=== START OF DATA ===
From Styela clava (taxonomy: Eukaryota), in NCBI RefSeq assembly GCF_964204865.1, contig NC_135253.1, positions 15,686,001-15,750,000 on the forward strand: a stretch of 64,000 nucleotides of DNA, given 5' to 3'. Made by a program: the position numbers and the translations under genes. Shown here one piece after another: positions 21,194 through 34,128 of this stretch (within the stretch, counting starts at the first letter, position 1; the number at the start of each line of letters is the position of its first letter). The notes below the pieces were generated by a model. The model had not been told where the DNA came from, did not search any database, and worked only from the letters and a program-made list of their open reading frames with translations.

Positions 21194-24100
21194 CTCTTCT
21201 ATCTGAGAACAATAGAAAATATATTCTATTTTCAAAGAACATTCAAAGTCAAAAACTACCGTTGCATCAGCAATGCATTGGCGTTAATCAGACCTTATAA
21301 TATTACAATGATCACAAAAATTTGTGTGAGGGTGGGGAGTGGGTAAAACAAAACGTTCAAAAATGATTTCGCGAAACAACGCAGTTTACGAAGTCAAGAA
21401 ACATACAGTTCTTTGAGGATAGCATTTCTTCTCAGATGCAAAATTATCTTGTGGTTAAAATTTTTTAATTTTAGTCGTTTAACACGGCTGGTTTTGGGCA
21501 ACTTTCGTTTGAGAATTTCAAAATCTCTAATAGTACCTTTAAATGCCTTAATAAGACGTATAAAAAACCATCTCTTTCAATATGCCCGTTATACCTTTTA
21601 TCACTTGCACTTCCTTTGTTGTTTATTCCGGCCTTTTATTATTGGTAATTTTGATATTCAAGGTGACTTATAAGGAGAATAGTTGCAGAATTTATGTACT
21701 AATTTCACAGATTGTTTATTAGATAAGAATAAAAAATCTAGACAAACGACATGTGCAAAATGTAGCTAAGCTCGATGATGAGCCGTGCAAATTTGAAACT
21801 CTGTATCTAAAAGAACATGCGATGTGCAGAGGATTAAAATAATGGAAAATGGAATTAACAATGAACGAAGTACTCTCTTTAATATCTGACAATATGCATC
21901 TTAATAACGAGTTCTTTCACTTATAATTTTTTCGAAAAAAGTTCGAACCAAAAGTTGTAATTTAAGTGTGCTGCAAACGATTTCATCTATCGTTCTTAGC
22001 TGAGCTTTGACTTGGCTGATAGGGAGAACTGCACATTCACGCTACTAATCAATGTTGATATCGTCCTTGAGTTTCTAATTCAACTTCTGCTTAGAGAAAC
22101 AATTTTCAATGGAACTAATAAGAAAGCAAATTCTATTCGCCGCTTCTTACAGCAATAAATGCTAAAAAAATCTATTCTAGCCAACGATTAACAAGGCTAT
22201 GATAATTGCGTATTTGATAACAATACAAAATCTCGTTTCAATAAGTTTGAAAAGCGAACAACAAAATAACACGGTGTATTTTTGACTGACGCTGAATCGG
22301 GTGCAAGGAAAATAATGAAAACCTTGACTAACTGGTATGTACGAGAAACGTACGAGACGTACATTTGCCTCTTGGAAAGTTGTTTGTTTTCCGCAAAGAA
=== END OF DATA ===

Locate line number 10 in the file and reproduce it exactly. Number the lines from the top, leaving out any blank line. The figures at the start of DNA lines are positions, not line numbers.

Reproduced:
21801 CTGTATCTAAAAGAACATGCGATGTGCAGAGGATTAAAATAATGGAAAATGGAATTAACAATGAACGAAGTACTCTCTTTAATATCTGACAATATGCATC